Tuesday, March 11, 2014


There I was, strolling down a very full and vibrant Grafton Street early one Saturday evening recently, inhaling the exuberance of the shoppers bustling and the buskers performing as I went. There was hope of the early Spring that was sure to soon embrace us in the air, and contentment abounded. The only thoughts floating through my mind were the lovely scene unfolding before me and the anticipation of the girly theatre night out ahead.

But then a stray thought cut through the pleasantness....... 'What if something extraordinary were to occur and this sea of bustling shoppers and performing buskers had to immediately evacuate this lovely street? What then?'


Until I remembered that it had happened me once before. A long, long time ago, on a different shopping street.....

Back in the 1970's when I was a young girl, about my own son's age, Dublin City Centre was not all that safe to visit. This was due to the Monaghan/Dublin bombings on 17th May 1974. I was a safe 5 miles away, playing with a small group of pals on my street at the time. Sitting on the kerb, bouncing a ball, if I remember correctly; when we heard a very loud, yet strangely dull 'noise'. I ran home but it was to be a while before the horrific reason for this 'noise' was revealed.

For many years after that there were many bomb scares in Dublin city, many of which I was to experience when I grew up and gained employment in a Department office on O'Connell Street - Dublin's main thoroughfare. A Department that lost a valued member of staff on that fateful day in 1974, as had other Civil Service Departments. A lot of people lost their lives that day.

Of course at the time I was blissfully oblivious to the seriousness of the events, and on what was to come to pass in my working life.

As I got older my best friend and I developed a favourite Saturday afternoon treat. We would travel alone by bus into town. There we would window shop, on the far more affordable Henry Street. We would spend our meagre savings on a little top in Pennys (Primark in the UK - yes, it is around that long!!) and a cream cake from The Kylmore Bakery - that we would happily munch as we contentedly roamed around. Carefree as floating butterflies, not a worry in the world.....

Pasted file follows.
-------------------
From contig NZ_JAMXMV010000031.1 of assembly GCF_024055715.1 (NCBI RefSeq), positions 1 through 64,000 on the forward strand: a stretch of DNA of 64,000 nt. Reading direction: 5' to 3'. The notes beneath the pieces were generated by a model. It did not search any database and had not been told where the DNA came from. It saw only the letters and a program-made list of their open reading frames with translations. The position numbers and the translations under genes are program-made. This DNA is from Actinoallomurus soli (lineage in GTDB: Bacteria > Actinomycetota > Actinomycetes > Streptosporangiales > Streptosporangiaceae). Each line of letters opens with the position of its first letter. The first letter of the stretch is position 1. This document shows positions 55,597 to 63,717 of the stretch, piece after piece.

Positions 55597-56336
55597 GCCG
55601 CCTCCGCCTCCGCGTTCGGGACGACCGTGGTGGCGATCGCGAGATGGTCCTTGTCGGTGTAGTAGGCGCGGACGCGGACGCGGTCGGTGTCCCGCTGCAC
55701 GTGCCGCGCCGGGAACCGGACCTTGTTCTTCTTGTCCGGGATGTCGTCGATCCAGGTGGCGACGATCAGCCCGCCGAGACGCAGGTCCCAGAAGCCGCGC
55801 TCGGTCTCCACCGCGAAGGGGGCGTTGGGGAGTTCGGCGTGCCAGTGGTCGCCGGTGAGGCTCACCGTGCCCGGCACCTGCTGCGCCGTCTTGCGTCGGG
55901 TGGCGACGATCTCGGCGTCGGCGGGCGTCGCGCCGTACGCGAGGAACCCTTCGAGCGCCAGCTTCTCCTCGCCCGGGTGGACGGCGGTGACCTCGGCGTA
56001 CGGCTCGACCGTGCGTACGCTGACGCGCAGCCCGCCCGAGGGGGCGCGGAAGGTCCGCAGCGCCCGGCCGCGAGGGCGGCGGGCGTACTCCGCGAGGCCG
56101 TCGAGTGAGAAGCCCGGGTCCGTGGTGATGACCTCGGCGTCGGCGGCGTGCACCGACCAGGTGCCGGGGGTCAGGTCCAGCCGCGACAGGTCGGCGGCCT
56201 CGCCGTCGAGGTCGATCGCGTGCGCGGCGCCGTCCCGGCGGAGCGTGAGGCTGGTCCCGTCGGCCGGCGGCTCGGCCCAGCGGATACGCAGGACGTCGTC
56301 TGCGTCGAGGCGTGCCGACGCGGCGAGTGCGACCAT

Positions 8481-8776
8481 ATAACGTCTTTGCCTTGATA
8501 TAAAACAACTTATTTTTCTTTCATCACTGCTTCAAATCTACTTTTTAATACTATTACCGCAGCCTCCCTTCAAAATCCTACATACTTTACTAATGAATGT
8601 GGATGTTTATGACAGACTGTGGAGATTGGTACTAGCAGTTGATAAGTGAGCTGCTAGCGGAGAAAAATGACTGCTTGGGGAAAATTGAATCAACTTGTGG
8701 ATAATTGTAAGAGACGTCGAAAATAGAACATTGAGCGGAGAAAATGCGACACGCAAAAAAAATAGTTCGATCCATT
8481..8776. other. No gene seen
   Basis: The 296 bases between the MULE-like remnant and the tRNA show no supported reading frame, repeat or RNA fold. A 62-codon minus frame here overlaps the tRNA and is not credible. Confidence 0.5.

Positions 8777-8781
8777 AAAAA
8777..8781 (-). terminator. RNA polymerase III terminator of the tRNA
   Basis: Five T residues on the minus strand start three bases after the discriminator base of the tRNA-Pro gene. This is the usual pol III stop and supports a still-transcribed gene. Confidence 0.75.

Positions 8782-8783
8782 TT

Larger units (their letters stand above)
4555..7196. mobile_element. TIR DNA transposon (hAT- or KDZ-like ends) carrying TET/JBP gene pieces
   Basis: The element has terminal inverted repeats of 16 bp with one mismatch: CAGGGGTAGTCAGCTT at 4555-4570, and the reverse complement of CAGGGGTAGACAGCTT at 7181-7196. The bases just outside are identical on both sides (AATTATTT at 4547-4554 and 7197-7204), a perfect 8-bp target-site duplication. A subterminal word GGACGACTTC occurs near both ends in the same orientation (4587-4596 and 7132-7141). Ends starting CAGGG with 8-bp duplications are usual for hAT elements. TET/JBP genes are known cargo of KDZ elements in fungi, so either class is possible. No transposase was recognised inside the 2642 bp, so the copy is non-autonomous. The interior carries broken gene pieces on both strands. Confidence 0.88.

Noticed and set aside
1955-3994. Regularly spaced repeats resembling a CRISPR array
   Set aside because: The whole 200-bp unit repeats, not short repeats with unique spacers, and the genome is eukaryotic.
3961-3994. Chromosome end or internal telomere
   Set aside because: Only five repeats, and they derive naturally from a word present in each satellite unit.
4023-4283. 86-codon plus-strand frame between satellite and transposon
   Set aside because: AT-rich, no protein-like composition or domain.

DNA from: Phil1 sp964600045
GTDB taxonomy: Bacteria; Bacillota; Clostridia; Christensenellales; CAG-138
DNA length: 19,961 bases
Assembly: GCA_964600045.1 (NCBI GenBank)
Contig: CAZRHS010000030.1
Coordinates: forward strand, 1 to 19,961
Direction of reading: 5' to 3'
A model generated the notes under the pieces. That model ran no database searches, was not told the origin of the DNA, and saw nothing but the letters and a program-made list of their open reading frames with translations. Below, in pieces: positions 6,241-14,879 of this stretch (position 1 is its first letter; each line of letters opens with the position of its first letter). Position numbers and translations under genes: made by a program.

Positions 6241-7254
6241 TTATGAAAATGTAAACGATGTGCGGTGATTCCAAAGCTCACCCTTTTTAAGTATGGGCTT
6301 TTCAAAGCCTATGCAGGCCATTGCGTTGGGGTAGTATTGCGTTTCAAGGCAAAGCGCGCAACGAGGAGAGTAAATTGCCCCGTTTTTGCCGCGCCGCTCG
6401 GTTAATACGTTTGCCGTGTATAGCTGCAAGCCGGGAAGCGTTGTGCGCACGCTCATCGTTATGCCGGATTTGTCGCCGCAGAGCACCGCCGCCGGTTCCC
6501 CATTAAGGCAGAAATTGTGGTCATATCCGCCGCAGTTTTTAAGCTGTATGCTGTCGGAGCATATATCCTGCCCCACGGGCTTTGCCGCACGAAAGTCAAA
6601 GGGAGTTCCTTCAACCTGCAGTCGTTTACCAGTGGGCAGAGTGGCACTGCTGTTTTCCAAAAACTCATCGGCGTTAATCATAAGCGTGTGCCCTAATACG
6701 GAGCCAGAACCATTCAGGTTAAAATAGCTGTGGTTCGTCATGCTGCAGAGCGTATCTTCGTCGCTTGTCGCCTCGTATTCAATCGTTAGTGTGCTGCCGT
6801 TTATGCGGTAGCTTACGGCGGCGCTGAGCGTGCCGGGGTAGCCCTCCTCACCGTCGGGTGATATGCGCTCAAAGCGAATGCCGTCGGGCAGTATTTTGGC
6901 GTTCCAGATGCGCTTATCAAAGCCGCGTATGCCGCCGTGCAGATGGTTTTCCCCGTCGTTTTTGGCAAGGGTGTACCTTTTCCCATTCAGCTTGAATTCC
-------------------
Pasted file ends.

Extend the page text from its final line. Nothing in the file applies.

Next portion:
One Saturday afternoon we were accompanied by my mother. In fact she probably accompanied us on a lot of these trips, especially the initial ones. I just remember the freedom of shopping on our own! When we reached Henry Street we went our separate ways; my mam into Dunnes Stores and my friend and I to get our traditional cream cake!

In time we calmly emerged from the shop with coveted cream cake in hand - and landed right into an ocean of bustling shoppers running for their lives. Straight at us!!

We were terrified. What to do? Swiftly turn around and join them was our obvious, immediate and uncommunicated response. Minding the cake as we ran, naturally. We could taste the fear and the panic as we ran, hard and fast. The street was entirely covered by people on the move. With the exception of one tiny pocket of space; containing a very worried mother, frantically looking for her daughter and friend. We two seamlessly became three and continued to flee.

The scariest thing of all was not knowing from what exactly we were fleeing.

We finally came to a stop on O'Connell Street, close to the historic G.P.O.  My mam and some women got talking; it transpired that someone had seen something in a clothing display in Dunnes Stores, shouted 'Bomb' and that had started the stampede. It turned out to have been a small fire.

We were very relieved but our shopping day was curtailed.